ZEELAND — One local business has raised more than $11,000 to support the expansion of an education-based nonprofit.
Critter Barn — a hands-on farm at 9275 Adams St. in Zeeland — serves more than 100,000 visitors each year, with an opportunity to get close to animals through visits or student programs.
But, for now, the farm sits atop a large hill. Parking and access are especially difficult during the busy season, including the nonprofit’s wildly popular “spring fling.”
In an effort to make the nonprofit more accessible, an anonymous donor gifted the organization a 27-acre plot of land at the corner of 80th Avenue and Felch Street in Zeeland Township in 2016.
Since then, Critter Barn has worked to raise $7 million for infrastructure and construction work. The organization broke ground on the new farm in 2019, but work has been significantly delayed by COVID-19 since then — and the nonprofit has another $3.5 million to go.
Maggie Kleinheksel, owner of Tweed Baby Outfitters in downtown Holland, decided to pitch in.
“In June, two of Tweed Baby Outfitters’ customers hosted a dinner to learn about the vision around the new Critter Barn farm,” Kleinheksel wrote in an email. “I was invited to tour the new property and see the plans and construction on the new barn, and to learn about all of the adaptive equipment needed to make the new farm accessible for all ages and all abilities.”
Kleinheksel was impressed by the barrier-free barns, bathrooms and sidewalks, allowing everyone to visit and “experience the wonders of agriculture, farming, nature and nutrition.”
“Immediately, I knew I wanted to lend a hand to help with the development of the new Critter Barn farm,” Kleinheksel wrote. “I thought of Tweed’s kindhearted customers, and knew so many would be excited to back the new Critter Barn.”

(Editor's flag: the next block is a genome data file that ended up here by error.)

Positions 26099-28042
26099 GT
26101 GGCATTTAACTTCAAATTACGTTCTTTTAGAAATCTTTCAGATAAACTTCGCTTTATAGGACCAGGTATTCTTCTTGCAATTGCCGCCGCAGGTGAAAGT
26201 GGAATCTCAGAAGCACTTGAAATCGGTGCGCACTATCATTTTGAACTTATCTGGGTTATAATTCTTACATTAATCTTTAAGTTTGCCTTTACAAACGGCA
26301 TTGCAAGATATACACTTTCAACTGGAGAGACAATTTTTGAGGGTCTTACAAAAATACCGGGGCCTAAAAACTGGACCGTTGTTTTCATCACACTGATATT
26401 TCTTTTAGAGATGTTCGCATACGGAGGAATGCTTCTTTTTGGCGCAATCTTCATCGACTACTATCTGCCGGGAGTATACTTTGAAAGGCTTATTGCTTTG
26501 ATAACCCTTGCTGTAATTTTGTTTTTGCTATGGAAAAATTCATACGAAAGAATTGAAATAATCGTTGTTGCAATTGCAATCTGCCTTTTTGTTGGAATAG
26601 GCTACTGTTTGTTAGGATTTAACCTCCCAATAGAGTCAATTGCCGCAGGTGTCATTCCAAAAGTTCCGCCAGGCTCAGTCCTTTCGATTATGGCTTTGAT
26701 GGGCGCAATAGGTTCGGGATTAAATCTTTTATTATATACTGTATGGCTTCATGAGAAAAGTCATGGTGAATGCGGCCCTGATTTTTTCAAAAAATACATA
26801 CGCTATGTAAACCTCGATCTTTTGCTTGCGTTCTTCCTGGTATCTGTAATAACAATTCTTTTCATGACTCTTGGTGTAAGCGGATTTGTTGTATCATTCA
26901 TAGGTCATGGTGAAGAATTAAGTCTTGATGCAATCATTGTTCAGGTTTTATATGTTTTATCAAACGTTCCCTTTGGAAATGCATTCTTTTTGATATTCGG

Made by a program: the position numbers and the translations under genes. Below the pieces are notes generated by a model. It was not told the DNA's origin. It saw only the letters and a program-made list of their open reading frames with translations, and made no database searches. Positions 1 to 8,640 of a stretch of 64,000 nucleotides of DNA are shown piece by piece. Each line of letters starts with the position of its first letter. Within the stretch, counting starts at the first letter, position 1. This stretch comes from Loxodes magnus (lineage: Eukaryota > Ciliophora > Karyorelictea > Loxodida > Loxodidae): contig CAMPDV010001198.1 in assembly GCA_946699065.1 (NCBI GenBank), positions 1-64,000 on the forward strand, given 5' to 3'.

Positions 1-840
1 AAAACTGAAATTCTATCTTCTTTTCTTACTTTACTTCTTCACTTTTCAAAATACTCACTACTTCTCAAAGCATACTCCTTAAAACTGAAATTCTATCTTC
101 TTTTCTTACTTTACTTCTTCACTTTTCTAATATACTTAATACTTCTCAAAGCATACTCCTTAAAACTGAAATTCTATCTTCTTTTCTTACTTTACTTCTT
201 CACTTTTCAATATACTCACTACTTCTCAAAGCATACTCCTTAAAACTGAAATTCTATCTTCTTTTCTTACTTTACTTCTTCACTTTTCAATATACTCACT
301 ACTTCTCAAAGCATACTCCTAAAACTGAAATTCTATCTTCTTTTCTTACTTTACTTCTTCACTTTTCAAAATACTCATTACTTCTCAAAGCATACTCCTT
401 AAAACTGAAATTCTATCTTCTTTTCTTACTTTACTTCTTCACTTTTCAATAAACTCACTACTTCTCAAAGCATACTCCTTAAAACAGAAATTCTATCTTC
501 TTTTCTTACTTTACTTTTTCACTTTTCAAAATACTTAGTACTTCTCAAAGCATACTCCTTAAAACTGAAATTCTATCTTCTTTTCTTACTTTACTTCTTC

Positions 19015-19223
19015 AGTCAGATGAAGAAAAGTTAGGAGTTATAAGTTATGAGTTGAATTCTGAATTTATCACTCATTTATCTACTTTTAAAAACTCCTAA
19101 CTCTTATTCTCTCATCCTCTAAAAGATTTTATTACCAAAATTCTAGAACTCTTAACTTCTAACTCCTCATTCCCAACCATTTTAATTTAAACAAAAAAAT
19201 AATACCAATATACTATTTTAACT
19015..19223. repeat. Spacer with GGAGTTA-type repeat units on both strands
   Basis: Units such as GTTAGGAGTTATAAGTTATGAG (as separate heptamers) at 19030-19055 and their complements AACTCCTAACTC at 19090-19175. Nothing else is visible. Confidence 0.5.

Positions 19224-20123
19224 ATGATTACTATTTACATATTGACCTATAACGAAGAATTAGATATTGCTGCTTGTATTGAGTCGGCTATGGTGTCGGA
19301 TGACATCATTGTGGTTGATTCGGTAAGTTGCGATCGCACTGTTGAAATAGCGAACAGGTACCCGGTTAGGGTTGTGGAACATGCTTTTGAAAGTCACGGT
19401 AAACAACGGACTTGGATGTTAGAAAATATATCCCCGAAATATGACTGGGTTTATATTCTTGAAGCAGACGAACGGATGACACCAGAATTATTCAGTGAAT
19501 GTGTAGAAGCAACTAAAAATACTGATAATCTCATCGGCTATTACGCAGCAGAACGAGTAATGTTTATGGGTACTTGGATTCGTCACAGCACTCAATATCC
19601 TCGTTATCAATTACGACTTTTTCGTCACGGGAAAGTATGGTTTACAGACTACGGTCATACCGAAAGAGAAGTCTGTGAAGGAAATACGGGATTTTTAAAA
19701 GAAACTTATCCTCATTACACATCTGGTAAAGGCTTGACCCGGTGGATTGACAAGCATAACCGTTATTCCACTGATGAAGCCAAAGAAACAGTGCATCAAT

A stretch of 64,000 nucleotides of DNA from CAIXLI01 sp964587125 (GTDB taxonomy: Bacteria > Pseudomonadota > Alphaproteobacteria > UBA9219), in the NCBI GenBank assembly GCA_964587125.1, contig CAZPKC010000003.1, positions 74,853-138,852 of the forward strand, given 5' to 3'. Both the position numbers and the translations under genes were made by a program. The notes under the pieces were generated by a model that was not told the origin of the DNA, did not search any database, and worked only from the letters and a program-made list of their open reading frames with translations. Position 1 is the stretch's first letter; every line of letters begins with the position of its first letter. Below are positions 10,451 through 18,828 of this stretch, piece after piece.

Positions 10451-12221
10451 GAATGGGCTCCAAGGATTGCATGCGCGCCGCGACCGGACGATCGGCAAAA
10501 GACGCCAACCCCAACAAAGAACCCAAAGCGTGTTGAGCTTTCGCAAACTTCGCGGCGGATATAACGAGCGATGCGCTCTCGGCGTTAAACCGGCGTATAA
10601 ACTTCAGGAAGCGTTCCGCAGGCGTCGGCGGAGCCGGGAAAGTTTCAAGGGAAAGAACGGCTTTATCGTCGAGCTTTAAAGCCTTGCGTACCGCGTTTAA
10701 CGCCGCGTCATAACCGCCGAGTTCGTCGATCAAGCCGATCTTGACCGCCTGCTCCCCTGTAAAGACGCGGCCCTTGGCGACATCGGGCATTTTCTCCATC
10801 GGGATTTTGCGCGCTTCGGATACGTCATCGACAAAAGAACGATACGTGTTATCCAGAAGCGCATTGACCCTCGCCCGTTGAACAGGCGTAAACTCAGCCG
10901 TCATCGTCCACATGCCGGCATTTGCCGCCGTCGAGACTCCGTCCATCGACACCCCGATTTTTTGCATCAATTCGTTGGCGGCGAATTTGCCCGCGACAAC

Last week, the business donated 15 percent of the week’s sales to the farm, including 100 percent of the revenue from special bundles curated by the Tweed team.
“I began to order products to create barnyard-themed bundles,” Kleinheksel wrote. “I found brands to bring into the bundles from Michigan, Illinois, Ohio, Missouri, California, Tennessee and even Spain and England.”
The bundles — featuring books, decor and foodstuffs — were priced between $100 and $200 and sold to customers.
One particularly special bundle included two of the fundraiser bundles and two pieces of gold jewelry, donated from Yearly Co. in Nashville, where Tweed Baby Outfitters once operated.
The jewelry represented the farm’s planned “Golden Mile,” an 8-foot sidewalk, fully-graded to connect every barn on the property with ease. The “ultimate” bundle sold in less than 19 minutes and supplied a $1,100 donation.
By Thursday, Sept. 16, the business had sold more than 65 bundles.
“The support for this event has been so far-spread,” Kleinheksel wrote. “All week long, we have been boxing up and shipping out dozens of bundles all across the United States. I am so thankful for the success of the fundraiser…and for the generosity I have seen along the way.”
Critter Barn hopes to open its new facility in spring or summer 2022. To donate, visit critterbarn.org/give.